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Topics: Weird Tales, pulp, fiction, fantasy, horro
The Pulp Magazine Archive
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    149 • The Woman of the Wood • novelette by A. Merritt     167 • The Whistling Monsters • novelette by B. Wallis     183 • The Tsantsa of Professor Von Rothapfel • short story by Alanson Skinner     191 • The Terrible Old Man • (1921) • short story by H. P. Lovecraft     193 • The Door of Hell • novelette by Emma-Lindsay Squier     204 • The Devil's Pay • short story by August Derleth [as by August W. Derleth]     207 • The Monster-God of...
Topics: Weird Tales, pulp, fiction, fantasy, horror
The Pulp Magazine Archive
texts
eye 548
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    514 • The Fire of Asshurbanipal • [Cthulhu Mythos Tales] • novelette by Robert E. Howard     530 • Out of the Sun • shortstory by Granville S. Hoss     537 • Vespers • poem by Edgar Daniel Kramer     538 • The Haunter of the Dark • [Cthulhu Mythos] • novelette by H. P. Lovecraft     554 • Portrait of a Murderer • shortstory by John Russell Fearn     563 • Mother of Serpents • shortstory by Robert Bloch     570 • The Cyclops of Xoatl •...
Topics: Weird Tales, fantasy, horror, pulp, fiction, 1936
The Pulp Magazine Archive
texts
eye 485
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    The Eyrie (Weird Tales, November 1925) • [The Eyrie] • essay by The Editor     581 • The Stolen Body • (1898) • short story by H. G. Wells     589 • The Return of the Undead • short story by Arthur Leeds [as by Arthur Leads]     599 • Lukundoo • (1907) • short story by Edward Lucas White     607 • Vale of the Corbies • short story by Arthur J. Burks     612 • Midnight Realism • short story by William Sanford     615 • The Acid in the...
Topics: weird tales, 1925, pulp, fiction, fantasy, horror
The Pulp Magazine Archive
texts
eye 464
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149 • Red Ether (Part 1 of 2) • serial by Petterson Marzoni 173 • The Isle of Missing Ships • [Jules de Grandin] • novelette by Seabury Quinn 193 • The Word of Santiago • [Pierre d'Atois] • short story by E. Hoffmann Price 200 • The Avenging Hand • short story by Roy Wallace Davis 205 • Phantom Billiards • short story by Frank E. Walker 211 • The White Dog • (1915) • short story by Фёдор Сологуб (trans. of Собака, 1908) [as by Feodor Sologub] 215...
Topics: Weird Tales, pulp, fiction, fantasy, horror
The Pulp Magazine Archive
texts
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The Eyrie (Weird Tales, June 1926) • [The Eyrie] • essay by The Editor 725 • The Foot Fetish • short story by Howard R. Marsh 735 • Spider-Bite • novelette by Robert S. Carr 751 • The Death Crescents of Koti • (1926) • short story by Romeo Poole 762 • Ghosts of the Air • short story by J. M. Hiatt and Moye W. Stephens 767 • The Charm That Failed • short story by George Ballard Bowers 769 • The Life Serum • short story by Paul S. Powers 779 • Their Last Job •...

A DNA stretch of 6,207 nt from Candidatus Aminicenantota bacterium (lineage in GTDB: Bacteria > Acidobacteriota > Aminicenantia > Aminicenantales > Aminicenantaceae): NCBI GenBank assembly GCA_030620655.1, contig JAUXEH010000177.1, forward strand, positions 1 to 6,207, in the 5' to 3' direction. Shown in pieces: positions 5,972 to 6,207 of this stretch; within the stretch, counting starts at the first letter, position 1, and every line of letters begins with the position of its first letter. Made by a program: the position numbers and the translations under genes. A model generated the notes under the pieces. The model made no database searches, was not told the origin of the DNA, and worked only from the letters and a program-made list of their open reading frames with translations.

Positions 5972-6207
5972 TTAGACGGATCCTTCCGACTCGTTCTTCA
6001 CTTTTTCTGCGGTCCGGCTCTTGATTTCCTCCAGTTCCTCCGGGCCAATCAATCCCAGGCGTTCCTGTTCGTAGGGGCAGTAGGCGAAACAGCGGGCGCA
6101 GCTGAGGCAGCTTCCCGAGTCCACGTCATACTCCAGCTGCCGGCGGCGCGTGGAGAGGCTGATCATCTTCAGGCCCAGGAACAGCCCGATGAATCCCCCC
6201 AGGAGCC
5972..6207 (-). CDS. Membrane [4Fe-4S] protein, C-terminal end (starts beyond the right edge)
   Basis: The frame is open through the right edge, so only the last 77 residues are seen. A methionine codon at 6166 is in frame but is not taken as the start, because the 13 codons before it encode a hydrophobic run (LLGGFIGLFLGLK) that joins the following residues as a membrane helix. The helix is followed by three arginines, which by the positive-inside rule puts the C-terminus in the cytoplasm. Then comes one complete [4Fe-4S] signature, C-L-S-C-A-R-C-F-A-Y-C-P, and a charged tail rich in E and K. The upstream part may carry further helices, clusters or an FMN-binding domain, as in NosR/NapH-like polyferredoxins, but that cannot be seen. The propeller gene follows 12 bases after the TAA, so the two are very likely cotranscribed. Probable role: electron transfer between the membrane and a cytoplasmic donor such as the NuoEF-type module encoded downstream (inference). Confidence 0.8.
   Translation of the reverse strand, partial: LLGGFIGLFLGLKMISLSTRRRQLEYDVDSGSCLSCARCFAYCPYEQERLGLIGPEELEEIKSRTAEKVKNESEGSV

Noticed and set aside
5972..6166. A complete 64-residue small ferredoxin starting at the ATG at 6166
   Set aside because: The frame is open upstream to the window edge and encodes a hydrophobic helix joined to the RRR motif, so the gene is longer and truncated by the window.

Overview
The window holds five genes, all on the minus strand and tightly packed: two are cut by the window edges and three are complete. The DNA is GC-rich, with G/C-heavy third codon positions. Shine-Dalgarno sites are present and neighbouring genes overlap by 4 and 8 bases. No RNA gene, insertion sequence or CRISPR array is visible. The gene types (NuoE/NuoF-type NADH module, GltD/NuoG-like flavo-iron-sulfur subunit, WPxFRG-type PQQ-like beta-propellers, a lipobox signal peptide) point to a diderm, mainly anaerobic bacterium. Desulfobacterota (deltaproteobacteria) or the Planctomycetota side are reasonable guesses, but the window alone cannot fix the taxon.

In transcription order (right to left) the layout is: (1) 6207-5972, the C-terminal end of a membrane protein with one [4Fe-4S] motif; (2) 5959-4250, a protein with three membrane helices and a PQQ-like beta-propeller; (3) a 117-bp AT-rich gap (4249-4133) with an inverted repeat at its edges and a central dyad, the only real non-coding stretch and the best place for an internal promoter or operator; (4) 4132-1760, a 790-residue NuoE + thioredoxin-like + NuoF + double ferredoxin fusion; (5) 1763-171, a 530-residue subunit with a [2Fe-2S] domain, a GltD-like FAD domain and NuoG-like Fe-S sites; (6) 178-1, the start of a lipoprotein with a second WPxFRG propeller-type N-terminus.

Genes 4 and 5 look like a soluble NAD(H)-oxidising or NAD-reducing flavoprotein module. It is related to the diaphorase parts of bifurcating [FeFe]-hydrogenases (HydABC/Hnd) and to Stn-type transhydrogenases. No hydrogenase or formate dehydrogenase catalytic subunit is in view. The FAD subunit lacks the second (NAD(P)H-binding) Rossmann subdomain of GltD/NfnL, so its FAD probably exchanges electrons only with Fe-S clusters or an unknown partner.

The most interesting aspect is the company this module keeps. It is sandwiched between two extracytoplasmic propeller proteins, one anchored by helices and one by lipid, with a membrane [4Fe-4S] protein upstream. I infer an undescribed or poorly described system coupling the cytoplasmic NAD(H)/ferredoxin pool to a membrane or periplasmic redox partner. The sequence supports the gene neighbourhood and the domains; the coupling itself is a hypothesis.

Topics: Weird Tales, fantasy, horror, pulp, fiction
The Pulp Magazine Archive
texts
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5 • Stealer of Souls • novelette by Charles Hilan Craig 21 • On the Dead Man's Chest (Part 1 of 4) • serial by Eli Colter 29 • The Dead Soul • short story by Raoul Lenoir 39 • The Black Crusader • short story by Alicia Ramsey 47 • McGill's Appointment • short story by Elsie Ellis 49 • The Mystery Under the Sea • short story by Donald E. Keyhoe 59 • Adam, to Lilith • poem by E. Hoffmann Price 60 • The Avenger • short fiction by H. Thompson Rich 63 • The Fair...
Topics: Weird Tales, fantasy, horror, pulp, fiction, 1926
The Pulp Magazine Archive
texts
eye 418
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    293 • The City of Glass • novelette by Joel Martin Nichols, Jr.     317 • The Blood-Flower • [Jules de Grandin] • novelette by Seabury Quinn     331 • The Seventh Symphony • [Ivan Brodsky • 7] • (1910) • shortstory by Victor Rousseau     337 • Evolution Island • novelette by Edmond Hamilton     354 • A Requiem • poem by Ernest Dowson     355 • Soul-Catcher • shortstory by Robert S. Carr     360 • The Specter • poem by Miles J. Breuer,...
Topics: Weird Tales, 1927, fantasy, horror, pulp, fiction
The Pulp Magazine Archive
texts
eye 365
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148 • The Eyrie (Weird Tales, August 1927 ) • [The Eyrie] • essay by The Editor 151 • The Bride of Osiris (Part 1 of 3) • serial by Otis Adelbert Kline 173 • Satan's Fiddle • novelette by George Malcolm-Smith 188 • The Power of the Dog • short story by G. G. Pendarves 193 • Creeping Shadows • [Jules de Grandin] • short story by Seabury Quinn 206 • Lake Desolation • poem by Leavenworth Macnab 207 • Fly Island • short story by B. Wallis 219 • The Man with a...
Topics: Weird Tales, 1927, fantasy, horror, pulp, fiction